Green-Wood Cemetery was graced on Thursday, August 8, with the presence of preservation volunteers both from this country and France. Determined to make granite shine, the volunteers –five from France representing Preservation Volunteers, and three from The Williamsburg High School for Architecture and Design – diligently applied themselves to the task at hand.
Preservation Volunteers has been bringing both French and American citizens together for two weeks of exploring as well as restoring pieces of historic value. The first project completed was at the Bartow-Pell Mansion in the Bronx the previous week; the project at Green-Wood occupied the second week of their volunteer effort.
For Camille Morvan, America was not her first stop but Australia, and she will be traveling afterwards. “I’m doing this for my job, but sometimes just with my family or friends because I like to do this, but this is the first time in other parts of the world,” she said.
The French volunteers tended to the gravestone of French wine merchant and importer, Jacob Tartter, who was interred in Green-Wood in 1885. It’s a particularly attractive stone, featuring Tartter’s face in the center, and the Gallic phrase, “Mon Epoux Regrette,” chiseled into the stone at the request of Tartter’s widow to express her sorrow at her husband’s death.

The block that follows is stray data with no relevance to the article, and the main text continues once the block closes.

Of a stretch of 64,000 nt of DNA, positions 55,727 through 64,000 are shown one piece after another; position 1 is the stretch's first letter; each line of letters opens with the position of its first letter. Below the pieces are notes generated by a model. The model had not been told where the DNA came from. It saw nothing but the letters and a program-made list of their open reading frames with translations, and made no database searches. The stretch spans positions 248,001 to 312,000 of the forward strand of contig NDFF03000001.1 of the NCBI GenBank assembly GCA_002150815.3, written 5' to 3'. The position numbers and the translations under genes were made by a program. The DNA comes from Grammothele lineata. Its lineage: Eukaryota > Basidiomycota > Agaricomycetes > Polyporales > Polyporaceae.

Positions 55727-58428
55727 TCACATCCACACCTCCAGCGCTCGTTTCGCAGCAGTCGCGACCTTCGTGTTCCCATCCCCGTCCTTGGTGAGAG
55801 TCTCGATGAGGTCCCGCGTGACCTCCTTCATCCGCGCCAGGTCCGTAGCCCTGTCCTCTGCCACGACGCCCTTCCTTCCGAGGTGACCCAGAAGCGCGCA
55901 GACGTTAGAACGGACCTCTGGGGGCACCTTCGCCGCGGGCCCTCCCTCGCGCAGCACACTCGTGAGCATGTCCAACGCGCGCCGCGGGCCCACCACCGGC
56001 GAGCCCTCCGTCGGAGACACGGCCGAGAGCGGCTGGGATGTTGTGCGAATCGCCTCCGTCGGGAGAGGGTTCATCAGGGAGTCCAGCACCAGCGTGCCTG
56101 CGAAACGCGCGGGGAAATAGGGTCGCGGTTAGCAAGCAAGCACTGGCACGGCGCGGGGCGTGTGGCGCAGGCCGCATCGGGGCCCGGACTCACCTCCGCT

To clean the piece efficiently, volunteers first cleansed the stone with water, mild detergent, and long-handled bristle brushes. Biowash was used to wash away any biological growth and afterwards thin coats of Butcher’s paste wax were applied on as the volunteers buffed the stone gently by hand.
“We look forward to strengthening our partnership with Preservation Volunteers each year and with our combined effort are making strides in restoring the beauty and integrity of some of Green-Wood’s most prized monuments and structures. I would like to thank all of the volunteers for their hard work and dedication,” said Richard Moylan, president of Historic Green-Wood, in a statement.
Not only did the volunteers leave their mark here; New York and left its mark on them as well.
“I work for the French government doing restoration and preservation, and last year, I worked in a cemetery in France doing restorations of graves and so on. I can’t explain why there is such a soul in New York, but I can feel it,” said Preservation Volunteer Sylvie Bauer.